I do 100 swings and 10 Turkish get-ups a day to support my goals of a 200 kg back squat and 230 kg dead lift. When you start out you might want to increase weight on a monthly basis until progress slows down to quarterly and half-yearly.
Be aware that this is an approach which should only be done by individuals who are already a lot fitter than the average population, while the 100 swing routine can be done by anyone who does not have any major health issues to consider. Women usually should pick somewhere between 8 kg to 16 kg while men will start with 12 kg to 24 kg depending on fitness level, age, weight, and goals.
Women tend to underestimate themselves when picking their first kettle bell, well men have a tendency to overestimate what they can use. If you are already a beast and squat 200 kg+ for repetitions, be my guest and pick the heaviest load you can find and do 500 a day.
Swing This Kettle bell has been in business since 2009 and we've tested nearly everything and are no stranger to high reps, since we coach and teach kettle bell sport lifting. Pat Flynn likes to recommend 300 kettlebellswings a day spread out in chunks.
Every day for thirty days, this is 9000 swings in a month and using a 24 kg kettle bell for a guy. To make changes in this once you've hit a goal will be a little too much volume with heavier weights.
Seems a little too repetitious to me adding that on top of your existing training program. Tim Ferris's advocated 75 kettlebellswings 2x per week in the 4-Hour Body and stated he achieved his leanest physique to date.
Let's be more clear that there was lots of other variables especially better nutrition and stress relief techniques that helped that to happen. It is meant to be a mass and strength builder especially on the limiting factors of your Strength endurance such as forearm and finger flexors for grip and glutes and hamstrings for the dead lift.
It still goes around that kettle bells are mostly for cardio, and I'll agree because not many people are using heavy enough ones!! I started for a week and made it 30 days no matter what my first time.
You can use them when doing lunges, squats, crunches, and other moves that work your core muscles. Working out with kettle bells not only improves your core strength, but also tones 600 other muscles in your arms, legs, glutes, and back.
It is the perfect workout for those having trouble fitting exercise in to their daily schedule. And since kettle bell training works most of the major muscles in the body, it is important to give recovery attention and avoid over training.
In order for your body to recover from a workout quicker, you need to feed yourself with the correct nutrition and the right supplement stack. The amount of exercise you should do per week depends on how quickly you recover from each workout.
You could exercise every day, given that it comprise easy movements and light resistance. This is the average maximum number of times your heart should beat per minute during exercise.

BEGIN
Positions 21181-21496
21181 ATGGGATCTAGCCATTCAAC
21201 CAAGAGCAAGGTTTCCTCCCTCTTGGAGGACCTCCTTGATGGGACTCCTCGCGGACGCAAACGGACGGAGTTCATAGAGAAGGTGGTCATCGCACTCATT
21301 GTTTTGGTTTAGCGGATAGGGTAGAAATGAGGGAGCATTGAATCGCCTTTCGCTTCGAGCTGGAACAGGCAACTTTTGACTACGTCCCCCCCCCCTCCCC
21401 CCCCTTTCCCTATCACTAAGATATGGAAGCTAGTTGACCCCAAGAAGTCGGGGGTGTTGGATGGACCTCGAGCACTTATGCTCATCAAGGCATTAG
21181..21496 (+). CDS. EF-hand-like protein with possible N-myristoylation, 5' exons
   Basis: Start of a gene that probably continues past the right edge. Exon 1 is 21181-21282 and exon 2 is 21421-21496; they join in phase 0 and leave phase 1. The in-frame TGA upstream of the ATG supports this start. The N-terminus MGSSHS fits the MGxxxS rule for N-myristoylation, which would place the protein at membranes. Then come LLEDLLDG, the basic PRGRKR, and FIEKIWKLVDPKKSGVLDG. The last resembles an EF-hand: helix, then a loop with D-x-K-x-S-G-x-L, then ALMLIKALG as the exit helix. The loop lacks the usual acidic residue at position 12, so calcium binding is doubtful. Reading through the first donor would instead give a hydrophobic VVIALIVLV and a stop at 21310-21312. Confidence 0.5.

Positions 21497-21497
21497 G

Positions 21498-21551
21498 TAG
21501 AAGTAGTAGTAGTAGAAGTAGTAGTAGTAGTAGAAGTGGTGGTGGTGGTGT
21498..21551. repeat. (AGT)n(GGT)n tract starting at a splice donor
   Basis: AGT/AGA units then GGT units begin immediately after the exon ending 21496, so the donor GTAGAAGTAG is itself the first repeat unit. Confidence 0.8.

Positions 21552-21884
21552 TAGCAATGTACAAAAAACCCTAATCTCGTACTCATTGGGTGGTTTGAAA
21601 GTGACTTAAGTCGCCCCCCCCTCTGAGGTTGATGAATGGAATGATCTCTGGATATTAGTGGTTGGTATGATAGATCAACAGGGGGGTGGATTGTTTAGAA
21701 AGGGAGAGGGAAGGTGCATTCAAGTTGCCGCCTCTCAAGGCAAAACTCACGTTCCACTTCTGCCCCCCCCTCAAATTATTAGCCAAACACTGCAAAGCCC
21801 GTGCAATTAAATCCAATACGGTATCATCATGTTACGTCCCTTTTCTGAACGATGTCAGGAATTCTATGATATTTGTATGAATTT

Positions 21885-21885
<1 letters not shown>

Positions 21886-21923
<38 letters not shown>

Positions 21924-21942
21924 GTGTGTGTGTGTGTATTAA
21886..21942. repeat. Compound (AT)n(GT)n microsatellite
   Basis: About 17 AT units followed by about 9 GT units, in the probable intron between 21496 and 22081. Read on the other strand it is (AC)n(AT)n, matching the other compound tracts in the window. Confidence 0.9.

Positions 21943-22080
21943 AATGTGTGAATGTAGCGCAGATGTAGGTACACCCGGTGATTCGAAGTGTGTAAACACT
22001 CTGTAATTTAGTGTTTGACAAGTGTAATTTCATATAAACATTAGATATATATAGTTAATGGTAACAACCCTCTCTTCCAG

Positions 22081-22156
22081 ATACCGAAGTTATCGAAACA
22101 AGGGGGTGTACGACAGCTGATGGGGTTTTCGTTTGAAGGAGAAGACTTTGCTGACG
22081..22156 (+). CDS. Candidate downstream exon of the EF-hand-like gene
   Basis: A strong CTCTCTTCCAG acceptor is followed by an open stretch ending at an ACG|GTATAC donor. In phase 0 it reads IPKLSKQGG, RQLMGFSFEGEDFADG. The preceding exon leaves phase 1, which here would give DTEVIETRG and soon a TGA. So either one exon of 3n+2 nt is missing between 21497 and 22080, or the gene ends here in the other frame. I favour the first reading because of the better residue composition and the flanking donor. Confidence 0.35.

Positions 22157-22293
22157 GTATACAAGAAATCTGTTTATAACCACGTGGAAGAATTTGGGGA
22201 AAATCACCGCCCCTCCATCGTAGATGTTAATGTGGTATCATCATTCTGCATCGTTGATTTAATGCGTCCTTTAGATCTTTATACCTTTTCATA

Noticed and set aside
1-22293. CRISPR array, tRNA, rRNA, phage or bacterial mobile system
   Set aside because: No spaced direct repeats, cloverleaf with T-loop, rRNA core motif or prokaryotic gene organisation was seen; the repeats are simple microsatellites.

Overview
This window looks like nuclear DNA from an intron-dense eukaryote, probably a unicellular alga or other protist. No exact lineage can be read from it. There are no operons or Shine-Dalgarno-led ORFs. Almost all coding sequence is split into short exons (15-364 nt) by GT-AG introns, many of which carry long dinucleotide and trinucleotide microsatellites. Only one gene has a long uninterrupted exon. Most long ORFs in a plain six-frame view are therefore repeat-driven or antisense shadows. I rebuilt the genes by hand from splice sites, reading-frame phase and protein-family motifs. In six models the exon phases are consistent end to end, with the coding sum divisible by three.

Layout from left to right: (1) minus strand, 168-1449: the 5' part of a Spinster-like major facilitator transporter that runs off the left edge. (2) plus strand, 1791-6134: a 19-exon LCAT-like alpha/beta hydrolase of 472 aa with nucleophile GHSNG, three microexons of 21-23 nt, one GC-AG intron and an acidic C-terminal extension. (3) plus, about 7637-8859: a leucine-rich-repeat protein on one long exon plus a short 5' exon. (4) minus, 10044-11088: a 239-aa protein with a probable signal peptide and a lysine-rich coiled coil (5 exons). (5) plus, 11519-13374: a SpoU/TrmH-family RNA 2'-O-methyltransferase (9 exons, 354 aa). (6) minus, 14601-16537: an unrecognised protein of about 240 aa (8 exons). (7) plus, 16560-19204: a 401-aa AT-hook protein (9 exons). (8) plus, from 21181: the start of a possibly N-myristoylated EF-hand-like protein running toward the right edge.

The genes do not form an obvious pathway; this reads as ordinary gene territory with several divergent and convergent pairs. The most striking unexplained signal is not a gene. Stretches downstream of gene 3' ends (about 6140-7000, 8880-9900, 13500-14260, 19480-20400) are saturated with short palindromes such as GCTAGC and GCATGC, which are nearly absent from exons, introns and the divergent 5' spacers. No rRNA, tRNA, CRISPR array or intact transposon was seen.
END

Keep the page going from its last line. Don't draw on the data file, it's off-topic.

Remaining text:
Low intensity exercises are good for weight loss and cardiovascular conditioning. At this state, your body will be burning fat, pumping blood, and using up your energy at a steady rate, but not so much that you’ll be exhausted.
Once you are working out at 70% of your max heart rate, your body starts to feel it. This is not the preferable level for everyday workouts and should be performed 3-5 times a week.
Between 85% and 95% of your max heart rate is the sweet spot for weight loss. It burns large amounts of energy in a short period of time.
Exercise will usually last no longer than 20 minutes, with plenty of rest in between the bursts of high-intensity intervals and done every two or three days. Alternating different kettle bell weights will also give your body a chance to recover.
If you choose a kettle bell that is too heavy from what you are used to lifting, you are more likely to experience muscle soreness or injuries. The American Council on Exercise also suggests alternating the number of reps and sets at each workout.
Rather than aiming to do rounds of this workout, it is more important to concentrate on proper form. Fagin suggests aiming for 5 to 7 rounds, though it’s always best to concentrate on proper form over speed.
Kettle bells are strength training tools, hence It is advisable to start your workout with a fitness trainer to ensure you are following proper safety techniques. While it’s working on melting fat and sculpting muscles, you will also develop mental toughness that you were not aware was even possible.
Here are some reasons why you should make kettle bell training part of your workout routine: It also creates dense muscle mass which burns calories from fat stores all day long while improving your resting metabolism.
It also strengthens the tendons and ligaments, making the joints tougher and thus less susceptible to injuries. In every workout, it focuses on movements (not muscles), whole body training, and strength.
Kettle bell exercises train your body as a unit, helping you become more coordinated in each workout session. As with any type of workout, the number of calories you burn depends on many factors.
In a study by the American Council on Exercise, 10 of their volunteer subjects burned at least 20.2 calories per minute in an intense kettle bell workout. The reason behind this is when you work out intensely, your muscles get fatigued more quickly, making you more susceptible to injuries.
In general, the safe rate of weight loss in any workout is about 1 to 2 pounds per week. Working out for roughly three hours a week would make you lose half a pound.